We consider the problem of maintaining a data structure for a large set of points, which are evolving over the course of time. In this framework, an agent called the evolver, continuously introduces small local changes to the structure behind the scenes. We aim to design algorithms, that judiciously probe the structure to detect local changes, and maintain a view of the structure as close as possible to the true underlying one. This framework captures the tradeoff between the complexity of maintaining an up-to-date view of the structure and the quality of results computed with the available view.
As a first problem in this framework, we design an algorithm to maintain a set of labels assigned to the vertices of a tree, when the locations of these labels keep changing over time. The algorithm can only track these changes by explicitly probing individual nodes of the tree, with the help of a local oracle. Our results allow for both randomized and adversarial evolution of the data, subject to allowing different speedup factors between the algorithm and the evolver. We show that in the limit, our algorithm maintains labels to within an average distance of O(1) of their actual locations. We also present nearly matching lower bounds.
Next, we extend the previous approach to the case where an evolver exchanges the labels of nearby points in the Euclidean space. With the help of a natural oracle, we show how to maintain the labels over a hypothesized structure. We calculate an appropriate constant speed up factor for the algorithm, which is sufficient in maintaining an optimal distance between the true structure, and the hypothesized one.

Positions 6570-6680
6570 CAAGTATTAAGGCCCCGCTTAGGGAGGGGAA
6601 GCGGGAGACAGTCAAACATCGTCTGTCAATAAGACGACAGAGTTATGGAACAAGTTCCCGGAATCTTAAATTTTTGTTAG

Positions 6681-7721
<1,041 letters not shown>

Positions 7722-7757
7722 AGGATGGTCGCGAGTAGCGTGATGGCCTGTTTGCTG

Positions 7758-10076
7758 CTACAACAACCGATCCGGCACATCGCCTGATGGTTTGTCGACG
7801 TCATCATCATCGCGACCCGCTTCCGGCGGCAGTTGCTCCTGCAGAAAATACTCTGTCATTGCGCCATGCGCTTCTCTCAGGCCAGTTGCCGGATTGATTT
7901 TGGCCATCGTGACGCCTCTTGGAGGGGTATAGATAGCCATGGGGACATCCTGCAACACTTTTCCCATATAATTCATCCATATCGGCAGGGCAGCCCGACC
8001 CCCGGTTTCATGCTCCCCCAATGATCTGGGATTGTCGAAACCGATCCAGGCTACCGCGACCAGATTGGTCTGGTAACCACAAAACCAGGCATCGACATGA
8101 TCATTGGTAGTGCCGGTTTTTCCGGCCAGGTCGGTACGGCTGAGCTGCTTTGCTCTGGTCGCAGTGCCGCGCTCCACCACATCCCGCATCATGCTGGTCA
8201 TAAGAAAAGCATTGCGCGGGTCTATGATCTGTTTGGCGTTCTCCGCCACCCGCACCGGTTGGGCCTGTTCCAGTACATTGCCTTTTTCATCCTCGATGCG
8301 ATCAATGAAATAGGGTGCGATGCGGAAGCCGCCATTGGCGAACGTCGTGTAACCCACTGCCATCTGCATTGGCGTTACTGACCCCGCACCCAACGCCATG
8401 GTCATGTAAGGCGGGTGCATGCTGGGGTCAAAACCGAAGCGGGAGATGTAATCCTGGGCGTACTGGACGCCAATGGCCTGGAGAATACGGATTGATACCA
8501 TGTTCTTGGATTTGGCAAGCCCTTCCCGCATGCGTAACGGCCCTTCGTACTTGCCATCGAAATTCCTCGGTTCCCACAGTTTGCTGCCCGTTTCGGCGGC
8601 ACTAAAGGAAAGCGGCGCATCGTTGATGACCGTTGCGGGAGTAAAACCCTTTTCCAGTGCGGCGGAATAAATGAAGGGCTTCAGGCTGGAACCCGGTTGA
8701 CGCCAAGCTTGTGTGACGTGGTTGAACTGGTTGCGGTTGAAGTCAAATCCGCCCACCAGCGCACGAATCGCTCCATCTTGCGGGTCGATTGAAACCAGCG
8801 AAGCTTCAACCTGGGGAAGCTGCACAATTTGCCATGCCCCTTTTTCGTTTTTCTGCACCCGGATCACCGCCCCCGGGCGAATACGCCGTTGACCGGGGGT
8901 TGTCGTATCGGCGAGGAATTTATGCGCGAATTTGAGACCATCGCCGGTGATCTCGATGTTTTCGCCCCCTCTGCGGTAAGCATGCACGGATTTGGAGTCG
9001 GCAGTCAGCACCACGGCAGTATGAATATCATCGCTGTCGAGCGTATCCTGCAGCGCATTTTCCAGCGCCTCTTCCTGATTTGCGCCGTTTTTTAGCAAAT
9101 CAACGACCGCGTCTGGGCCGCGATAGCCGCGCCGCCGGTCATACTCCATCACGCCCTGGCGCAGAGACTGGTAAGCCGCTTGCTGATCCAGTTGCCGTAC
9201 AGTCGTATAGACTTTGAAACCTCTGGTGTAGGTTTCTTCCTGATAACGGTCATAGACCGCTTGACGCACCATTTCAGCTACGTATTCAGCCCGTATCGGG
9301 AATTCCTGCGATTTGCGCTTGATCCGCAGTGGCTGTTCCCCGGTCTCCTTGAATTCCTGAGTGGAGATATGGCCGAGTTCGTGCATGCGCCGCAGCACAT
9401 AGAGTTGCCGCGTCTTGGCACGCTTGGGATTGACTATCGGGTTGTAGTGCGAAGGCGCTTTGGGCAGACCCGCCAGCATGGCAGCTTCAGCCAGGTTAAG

We next present ideas on how to apply our techniques in motion planning and tracking, over massive graphs using a competitive routing algorithm. We present a randomized algorithm that in expectation maintains an optimal hypothesized structure, subject to allowing a constant speedup factor.
We conclude by presenting one of our works in progress: the problem of maintaining a ubiquitous geometric structure called the quad tree, under the evolving data framework.
Chair: Dr. David Mount
Department Representative: Dr. John Yiannis Aloimonos
Dr. William Gasarch
Adi is a PhD student working with Prof. Dave Mount. He's especially interested in the theoretical, and fundamental aspects of Computational Geometry.
Of late he's working on Geometric problems on uncertain and evolving data-sets. In the past he has dabbled in closely related areas of combinatorial geometry, and computational topology.